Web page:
Somalia: Economy Without State
International African Institute, 2003 - 206 pages
In the wake of the collapse of the Somali government in 1991, a "second" or "informal" economy based on trans-border trade and smuggling is thriving. While focusing primarily on pastoral and agricultural markets, Peter D. Little demonstrates that the Somalis are resilient and opportunistic and that they use their limited resources effectively. While it is true that many Somalis live in the shadow of brutal warlords and lack access to basic health care and education, Little focuses on those who have managed to carve out a productive means of making ends meet under difficult conditions and emphasizes the role of civic culture even when government no longer exists. Exploring questions such as, Does statelessness necessarily mean anarchy and disorder? Do money, international trade, and investment survive without a state? Do pastoralists care about development and social improvement? This book describes the complexity of the Somali situation in the light of international terrorism.
From inside the book
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3 The Destruction of Rural - Urban relations There have always been well - established links between nomads and the towns . Most nomadic clans had allies within the towns who acted as hosts or emporia in centuries past when the towns ...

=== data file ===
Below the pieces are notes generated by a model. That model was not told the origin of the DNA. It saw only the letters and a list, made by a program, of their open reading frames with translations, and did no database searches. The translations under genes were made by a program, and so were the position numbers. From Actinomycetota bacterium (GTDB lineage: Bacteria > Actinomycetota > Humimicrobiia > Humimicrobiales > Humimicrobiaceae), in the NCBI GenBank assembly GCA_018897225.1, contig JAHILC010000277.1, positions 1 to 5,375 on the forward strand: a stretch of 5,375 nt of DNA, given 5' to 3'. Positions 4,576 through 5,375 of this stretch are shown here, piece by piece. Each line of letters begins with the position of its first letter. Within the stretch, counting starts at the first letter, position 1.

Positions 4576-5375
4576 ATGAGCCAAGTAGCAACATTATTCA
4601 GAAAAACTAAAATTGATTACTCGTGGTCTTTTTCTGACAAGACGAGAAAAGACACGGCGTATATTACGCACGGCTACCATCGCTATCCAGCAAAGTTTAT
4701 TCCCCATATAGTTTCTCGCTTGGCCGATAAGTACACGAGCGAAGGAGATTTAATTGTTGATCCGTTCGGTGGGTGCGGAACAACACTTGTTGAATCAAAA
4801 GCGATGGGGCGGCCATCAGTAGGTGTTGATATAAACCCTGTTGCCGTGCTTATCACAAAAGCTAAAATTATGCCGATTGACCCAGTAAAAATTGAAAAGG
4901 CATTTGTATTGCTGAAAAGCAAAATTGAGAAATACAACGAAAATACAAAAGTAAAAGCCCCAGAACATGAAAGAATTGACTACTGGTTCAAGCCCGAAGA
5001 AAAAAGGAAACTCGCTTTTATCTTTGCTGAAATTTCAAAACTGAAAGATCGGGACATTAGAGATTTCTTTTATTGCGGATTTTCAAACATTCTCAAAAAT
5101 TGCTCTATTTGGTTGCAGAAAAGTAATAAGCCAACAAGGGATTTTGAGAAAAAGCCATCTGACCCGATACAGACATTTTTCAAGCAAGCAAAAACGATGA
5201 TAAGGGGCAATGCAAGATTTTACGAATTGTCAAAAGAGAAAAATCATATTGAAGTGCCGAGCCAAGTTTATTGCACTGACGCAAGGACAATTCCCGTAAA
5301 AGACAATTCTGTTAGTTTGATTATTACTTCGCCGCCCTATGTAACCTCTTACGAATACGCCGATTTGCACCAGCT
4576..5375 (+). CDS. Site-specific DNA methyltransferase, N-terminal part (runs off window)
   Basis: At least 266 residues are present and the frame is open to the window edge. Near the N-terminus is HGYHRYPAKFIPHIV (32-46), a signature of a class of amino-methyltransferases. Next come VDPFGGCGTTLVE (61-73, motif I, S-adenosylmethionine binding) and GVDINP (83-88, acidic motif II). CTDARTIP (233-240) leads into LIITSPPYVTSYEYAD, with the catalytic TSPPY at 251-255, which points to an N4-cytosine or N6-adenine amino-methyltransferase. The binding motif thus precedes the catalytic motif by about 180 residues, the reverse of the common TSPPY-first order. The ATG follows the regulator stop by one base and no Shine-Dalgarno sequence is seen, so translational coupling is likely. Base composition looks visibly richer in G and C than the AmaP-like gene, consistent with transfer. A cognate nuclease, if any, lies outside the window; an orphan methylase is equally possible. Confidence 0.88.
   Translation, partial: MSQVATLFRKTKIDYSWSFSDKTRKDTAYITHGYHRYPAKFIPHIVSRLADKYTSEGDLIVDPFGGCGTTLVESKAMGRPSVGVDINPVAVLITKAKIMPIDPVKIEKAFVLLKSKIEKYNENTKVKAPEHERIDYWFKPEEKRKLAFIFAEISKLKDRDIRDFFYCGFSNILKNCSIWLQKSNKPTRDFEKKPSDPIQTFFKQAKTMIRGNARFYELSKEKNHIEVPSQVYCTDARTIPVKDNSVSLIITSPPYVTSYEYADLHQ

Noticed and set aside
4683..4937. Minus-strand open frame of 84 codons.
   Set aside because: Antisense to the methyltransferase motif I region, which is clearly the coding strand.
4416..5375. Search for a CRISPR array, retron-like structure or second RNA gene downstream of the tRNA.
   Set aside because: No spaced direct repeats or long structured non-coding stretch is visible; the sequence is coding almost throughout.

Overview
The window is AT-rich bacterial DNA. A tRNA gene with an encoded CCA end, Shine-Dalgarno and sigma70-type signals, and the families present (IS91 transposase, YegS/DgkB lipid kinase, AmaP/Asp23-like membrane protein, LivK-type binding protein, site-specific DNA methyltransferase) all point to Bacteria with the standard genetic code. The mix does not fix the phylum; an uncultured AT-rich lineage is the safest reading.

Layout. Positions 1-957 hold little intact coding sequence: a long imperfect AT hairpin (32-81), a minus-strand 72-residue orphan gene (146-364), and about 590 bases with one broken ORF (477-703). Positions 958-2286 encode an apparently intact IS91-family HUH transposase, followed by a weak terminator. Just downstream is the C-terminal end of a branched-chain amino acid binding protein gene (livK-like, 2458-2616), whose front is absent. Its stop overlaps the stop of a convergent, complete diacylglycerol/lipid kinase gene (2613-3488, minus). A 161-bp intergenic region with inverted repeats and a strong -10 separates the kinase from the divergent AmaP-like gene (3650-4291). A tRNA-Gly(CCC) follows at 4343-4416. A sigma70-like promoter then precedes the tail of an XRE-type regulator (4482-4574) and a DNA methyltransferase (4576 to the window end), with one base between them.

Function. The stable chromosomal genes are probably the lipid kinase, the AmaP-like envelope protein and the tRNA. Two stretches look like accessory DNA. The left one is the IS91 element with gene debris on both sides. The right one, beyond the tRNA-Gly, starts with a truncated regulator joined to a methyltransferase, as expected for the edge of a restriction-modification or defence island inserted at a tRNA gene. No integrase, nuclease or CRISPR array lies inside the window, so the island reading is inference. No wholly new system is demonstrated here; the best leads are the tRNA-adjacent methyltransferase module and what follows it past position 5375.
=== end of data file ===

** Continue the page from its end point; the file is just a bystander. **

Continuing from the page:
In terms of understanding rural - urban relations in the region , the significance of this is that wealthy herders tend to have : ( 1 ) access to larger traders and more lucrative markets ; ( 2 ) some involvement in non - farm ( town ...
Dairy trade requires strong rural - urban linkages and market efficiencies , to avoid spoilage and waste , and is closely tied to large urban markets where consumption is concentrated . In the Somali context , pastoral dairy marketing ...
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LibraryThing ReviewUser Review - thewalkinggirl - LibraryThing
Argues that despite political, social, and environmental instability, the Somali society and economy have survived. The author focuses on the Somali borderlands adjacent to Kenya, comparing that ... Read full review